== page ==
Archive for April, 2009

Is Academia Outdated?

Monday, April 27th, 2009

Mark C. Taylor, chairman of the religion department at Columbia, seems to think so, at least as it’s currently structured. His New York Times op/ed, “End the University as We Know It,” argues:

Graduate education is the Detroit of higher learning. Most graduate programs in American universities produce a product for which there is no market (candidates for teaching positions that do not exist) and develop skills for which there is diminishing demand (research in subfields within subfields and publication in journals read by no one other than a few like-minded colleagues), all at a rapidly rising cost (sometimes well over $100,000 in student loans).

This follows on the heels of similar laments, such as Thomas Benton’s piece in the Chronicle of Higher Education, “Graduate School in the Humanities: Just Don’t Go.”

Contained within both articles is the sense that school–particularly graduate school in the humanities–extracts value from students by having them teach intro college classes at low wages while stringing them along with promises of an academic career that will fail to materialize for the majority, all while loading them up with debt.

I think colleges, both undergrad and graduate programs, are going to have to change their emphasis to really show a return on investment to students in years ahead. I think a liberal arts education is a wonderful thing, but it’s hard to justify going tens (or even hundreds) of thousands of dollars into debt to pursue a degree that won’t bring with it a basic standard of living.

Similarly, I think the academic emphasis on a life of the mind–students and faculty cloistered in the pursuit of knowledge–will give way to smaller-scale certification programs aimed at passing along specific skills and proficiencies. Something will be lost, and it would be good for some broad elements to remain, to encourage critical thinking and depth of experience, but as it stands, the process of higher education feels more and more like a scam.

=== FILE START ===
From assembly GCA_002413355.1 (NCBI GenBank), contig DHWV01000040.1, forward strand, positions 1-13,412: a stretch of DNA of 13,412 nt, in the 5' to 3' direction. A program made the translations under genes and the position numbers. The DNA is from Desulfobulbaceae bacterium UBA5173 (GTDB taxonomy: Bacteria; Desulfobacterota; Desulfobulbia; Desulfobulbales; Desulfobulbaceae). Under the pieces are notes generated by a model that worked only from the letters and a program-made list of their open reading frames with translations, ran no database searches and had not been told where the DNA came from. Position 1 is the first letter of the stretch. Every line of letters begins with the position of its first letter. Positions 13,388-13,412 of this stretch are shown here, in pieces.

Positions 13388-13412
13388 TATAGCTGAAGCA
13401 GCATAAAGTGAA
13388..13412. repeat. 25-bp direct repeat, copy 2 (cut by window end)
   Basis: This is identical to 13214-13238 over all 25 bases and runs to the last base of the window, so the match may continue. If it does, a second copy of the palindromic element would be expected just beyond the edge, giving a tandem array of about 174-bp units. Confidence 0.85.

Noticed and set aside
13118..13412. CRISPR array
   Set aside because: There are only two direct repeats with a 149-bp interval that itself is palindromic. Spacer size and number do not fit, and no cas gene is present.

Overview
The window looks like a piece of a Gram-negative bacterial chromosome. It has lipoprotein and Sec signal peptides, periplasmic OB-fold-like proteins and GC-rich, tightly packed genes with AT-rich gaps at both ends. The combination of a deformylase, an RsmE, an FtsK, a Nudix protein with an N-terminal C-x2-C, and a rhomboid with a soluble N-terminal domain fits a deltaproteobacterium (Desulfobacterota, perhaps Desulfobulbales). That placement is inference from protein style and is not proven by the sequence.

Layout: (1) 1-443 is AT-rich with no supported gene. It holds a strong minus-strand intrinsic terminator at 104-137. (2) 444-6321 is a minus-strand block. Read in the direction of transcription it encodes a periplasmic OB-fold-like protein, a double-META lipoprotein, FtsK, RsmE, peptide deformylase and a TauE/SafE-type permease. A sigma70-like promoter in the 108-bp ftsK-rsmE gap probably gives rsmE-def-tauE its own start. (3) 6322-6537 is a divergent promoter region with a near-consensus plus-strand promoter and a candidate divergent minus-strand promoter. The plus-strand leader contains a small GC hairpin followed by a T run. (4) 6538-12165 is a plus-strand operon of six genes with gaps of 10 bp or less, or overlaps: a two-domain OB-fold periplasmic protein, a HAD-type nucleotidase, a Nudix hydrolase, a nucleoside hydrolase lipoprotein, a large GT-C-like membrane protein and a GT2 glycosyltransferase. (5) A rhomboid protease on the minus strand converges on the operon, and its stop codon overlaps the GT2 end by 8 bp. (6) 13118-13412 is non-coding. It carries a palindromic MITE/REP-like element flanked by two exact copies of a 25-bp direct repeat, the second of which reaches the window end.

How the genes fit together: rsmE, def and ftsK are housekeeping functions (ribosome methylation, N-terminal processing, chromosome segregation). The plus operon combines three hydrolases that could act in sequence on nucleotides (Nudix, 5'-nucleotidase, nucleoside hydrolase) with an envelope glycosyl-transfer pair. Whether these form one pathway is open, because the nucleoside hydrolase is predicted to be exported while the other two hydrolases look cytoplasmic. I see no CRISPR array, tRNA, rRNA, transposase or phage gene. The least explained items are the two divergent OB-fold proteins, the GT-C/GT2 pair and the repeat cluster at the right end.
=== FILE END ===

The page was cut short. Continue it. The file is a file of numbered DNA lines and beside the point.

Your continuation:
Four Quick Points on Torture

Friday, April 24th, 2009

1. Bush administration officials displayed a minimum of due diligence before embarking on their torture program.

2. Khalid Sheik Muhammad and Abu Zubaydah were waterboarded 266 times.

3. Intelligence officals argue: “There was no actionable intelligence gained from using enhanced interrogation techniques on Abu Zubaydah that wasn’t, or couldn’t have been, gained from regular tactics.

4. One of the main motivations for toture? “The Bush administration applied relentless pressure on interrogators to use harsh methods on detainees in part to find evidence of cooperation between al Qaida and the late Iraqi dictator Saddam Hussein’s regime…

Ian Frazier Spoofs Rosetta Stone

Tuesday, April 21st, 2009

Ian Frazier’s latest humor piece in the New Yorker, “Mi Chiamo Stan,” is especially funny for anyone who’s seen these Rosetta Stone advertisements before.

I wish I’d have thought of it first. It’s really well done.

Dale Dobson: Gaming After 40

Monday, April 20th, 2009

FLYMF Alum Dale Dobson has started a new blog, “Gaming After 40.” In his first post, he lays out his motivation:

I’m starting this blog to reminisce, speculate and celebrate the history, future and present state of the odd, wonderful fusion of art and technology that videogames present. I hope younger readers will find interesting retro trivia and history here, and older gamers will hear a sympathetic voice as we get our collective butts kicked online. I’m going to talk about what I’m playing, what I’ve played, what’s exciting and new, and what has stood the test of time. Probably at excessive length, but that’s why it’s a blog and not a newspaper column.